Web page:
Review of Off With Their Heads Album by Kaiser Chiefs

Album review of 'Off With Their Heads' by Kaiser Chiefs.

Kaiser Chiefs Off With Their Heads Album

The successor to 2007's "Yours Truly, Angry Mob", this is the third album from the Leeds quintet who are named after a South African football team. Featuring Mark Ronson on production duties, the band recently won Best Live Act at the Q Awards and will be looking to cement that position when they tour UK arenas from late February 2009.

Ricky Wilson's band are now at the point where they've cemented their position in British music and need to develop. Terrace anthems are all good and well, but only take you so far both critically and commercially, so now should be the time they really signal their intent to be a major player. Unfortunately for them, "Off With Their Heads" fails to do that, lacking in what they do best and not finding anything to replace it with. Huge guitars may rip through "Spanish Metal", but the lack of a decent hook is disappointing, and worse yet repeated on the punky "Half The Truth" and "Can't Say What I Mean". Recent single "Never Miss A Beat" suffers from the same shortcomings, while Lily Allen's other guest appearance on "Always Happens Like That" is the tracks only appeal, as once again the lack of sing-a-long is sorely missed.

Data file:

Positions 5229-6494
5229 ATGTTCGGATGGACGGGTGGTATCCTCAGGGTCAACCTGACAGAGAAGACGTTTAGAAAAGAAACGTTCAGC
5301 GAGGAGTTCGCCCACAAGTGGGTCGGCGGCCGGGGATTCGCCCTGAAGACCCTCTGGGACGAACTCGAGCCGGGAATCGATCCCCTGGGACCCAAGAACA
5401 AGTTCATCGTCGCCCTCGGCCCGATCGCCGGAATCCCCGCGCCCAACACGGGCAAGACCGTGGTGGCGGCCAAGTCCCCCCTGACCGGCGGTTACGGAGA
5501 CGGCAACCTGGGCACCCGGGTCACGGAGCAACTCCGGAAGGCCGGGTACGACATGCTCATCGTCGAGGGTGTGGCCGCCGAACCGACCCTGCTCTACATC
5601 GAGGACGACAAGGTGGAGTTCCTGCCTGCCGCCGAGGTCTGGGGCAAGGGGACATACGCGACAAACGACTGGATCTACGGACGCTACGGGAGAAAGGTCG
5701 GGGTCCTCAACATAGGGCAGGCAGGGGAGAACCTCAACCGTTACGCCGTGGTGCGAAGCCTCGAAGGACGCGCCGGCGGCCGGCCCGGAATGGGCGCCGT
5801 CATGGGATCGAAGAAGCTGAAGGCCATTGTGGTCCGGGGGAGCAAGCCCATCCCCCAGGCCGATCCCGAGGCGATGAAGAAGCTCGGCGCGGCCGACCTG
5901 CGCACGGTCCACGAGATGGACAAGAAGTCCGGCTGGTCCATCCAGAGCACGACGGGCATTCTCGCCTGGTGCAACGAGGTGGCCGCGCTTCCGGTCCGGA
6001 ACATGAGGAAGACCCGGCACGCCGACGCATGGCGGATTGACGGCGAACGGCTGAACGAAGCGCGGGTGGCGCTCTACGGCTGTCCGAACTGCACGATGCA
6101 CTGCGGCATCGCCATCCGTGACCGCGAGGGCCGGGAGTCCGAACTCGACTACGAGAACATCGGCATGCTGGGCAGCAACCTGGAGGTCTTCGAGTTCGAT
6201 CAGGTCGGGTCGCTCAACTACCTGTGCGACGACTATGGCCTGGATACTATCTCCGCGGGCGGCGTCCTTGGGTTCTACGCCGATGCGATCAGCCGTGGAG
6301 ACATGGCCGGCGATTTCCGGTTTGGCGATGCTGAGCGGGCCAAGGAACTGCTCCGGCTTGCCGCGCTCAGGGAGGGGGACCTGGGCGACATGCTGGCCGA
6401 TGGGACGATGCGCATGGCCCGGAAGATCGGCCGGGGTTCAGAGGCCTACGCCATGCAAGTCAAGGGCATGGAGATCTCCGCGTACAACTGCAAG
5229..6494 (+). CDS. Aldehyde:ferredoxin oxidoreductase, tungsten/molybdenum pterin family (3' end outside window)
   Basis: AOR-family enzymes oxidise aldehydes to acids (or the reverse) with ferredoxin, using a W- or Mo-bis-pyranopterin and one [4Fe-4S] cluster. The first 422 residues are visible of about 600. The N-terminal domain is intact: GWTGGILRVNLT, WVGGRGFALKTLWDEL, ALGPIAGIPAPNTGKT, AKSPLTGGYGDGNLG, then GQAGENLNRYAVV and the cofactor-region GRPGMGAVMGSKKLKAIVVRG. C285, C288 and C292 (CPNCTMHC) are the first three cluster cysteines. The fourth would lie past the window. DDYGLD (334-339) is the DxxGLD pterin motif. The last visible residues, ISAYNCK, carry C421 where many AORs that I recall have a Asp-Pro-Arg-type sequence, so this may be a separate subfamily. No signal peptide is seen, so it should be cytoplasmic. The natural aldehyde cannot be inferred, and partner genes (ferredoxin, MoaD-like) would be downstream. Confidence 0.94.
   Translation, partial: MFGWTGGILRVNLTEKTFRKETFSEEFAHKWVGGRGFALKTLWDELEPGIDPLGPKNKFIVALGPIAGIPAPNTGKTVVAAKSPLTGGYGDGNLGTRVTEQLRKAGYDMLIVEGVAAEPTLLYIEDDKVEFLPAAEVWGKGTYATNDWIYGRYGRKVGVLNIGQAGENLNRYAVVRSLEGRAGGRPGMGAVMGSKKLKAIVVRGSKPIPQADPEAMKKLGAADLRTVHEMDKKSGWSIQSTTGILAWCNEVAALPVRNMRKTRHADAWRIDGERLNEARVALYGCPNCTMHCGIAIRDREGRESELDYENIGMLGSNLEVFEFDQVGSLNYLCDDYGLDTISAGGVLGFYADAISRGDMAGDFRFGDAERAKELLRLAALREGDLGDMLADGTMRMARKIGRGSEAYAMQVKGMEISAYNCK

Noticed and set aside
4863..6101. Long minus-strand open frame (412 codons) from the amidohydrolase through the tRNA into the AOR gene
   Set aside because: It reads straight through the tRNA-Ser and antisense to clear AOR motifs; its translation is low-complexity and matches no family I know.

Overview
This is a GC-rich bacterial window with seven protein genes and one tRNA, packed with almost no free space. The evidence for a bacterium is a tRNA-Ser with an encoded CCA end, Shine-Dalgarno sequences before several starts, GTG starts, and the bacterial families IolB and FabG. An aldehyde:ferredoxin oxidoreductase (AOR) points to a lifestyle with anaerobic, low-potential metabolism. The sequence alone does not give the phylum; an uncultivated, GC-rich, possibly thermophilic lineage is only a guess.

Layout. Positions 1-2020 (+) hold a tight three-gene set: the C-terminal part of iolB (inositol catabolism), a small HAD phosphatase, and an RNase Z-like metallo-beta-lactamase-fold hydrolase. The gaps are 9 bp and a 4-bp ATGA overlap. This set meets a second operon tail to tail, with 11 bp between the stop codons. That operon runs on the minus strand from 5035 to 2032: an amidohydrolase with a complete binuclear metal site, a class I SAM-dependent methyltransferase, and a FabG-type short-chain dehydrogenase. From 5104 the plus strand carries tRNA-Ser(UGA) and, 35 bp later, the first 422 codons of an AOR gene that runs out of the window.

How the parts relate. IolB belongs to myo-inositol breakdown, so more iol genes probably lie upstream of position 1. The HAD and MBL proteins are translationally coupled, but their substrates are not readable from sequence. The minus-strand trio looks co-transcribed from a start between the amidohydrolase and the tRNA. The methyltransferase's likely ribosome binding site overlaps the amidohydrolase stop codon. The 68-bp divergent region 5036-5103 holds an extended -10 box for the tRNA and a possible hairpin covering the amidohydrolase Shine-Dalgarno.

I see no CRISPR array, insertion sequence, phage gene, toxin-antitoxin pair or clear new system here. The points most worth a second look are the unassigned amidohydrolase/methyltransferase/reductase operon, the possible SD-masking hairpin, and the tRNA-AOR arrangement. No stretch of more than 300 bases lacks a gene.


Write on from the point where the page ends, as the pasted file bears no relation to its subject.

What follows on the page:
Providing a rare highlight is "Like It Too Much", a mid-tempo number which could be from any of their albums, while "You Want History" is a decent enough tune laced with electro-disco that apes Duran Duran. Perhaps the greatest indication of the lack of inspiration here is "Tomato In The Rain", which fails even to incorporate the trademark energy and enthusiasm for which the band are famed, and "Remember You're A Girl" is an extremely timid conclusion. Their recent call for an end to their feud with Oasis could prove a face-saving move, as based on this form the Kaisers are unlikely to be around with such popularity by album seven, unlike the brothers Gallagher. Lacking in excitement, it is a disappointing release and means their next release will need to be invigorated with new ideas.

Alex Lai

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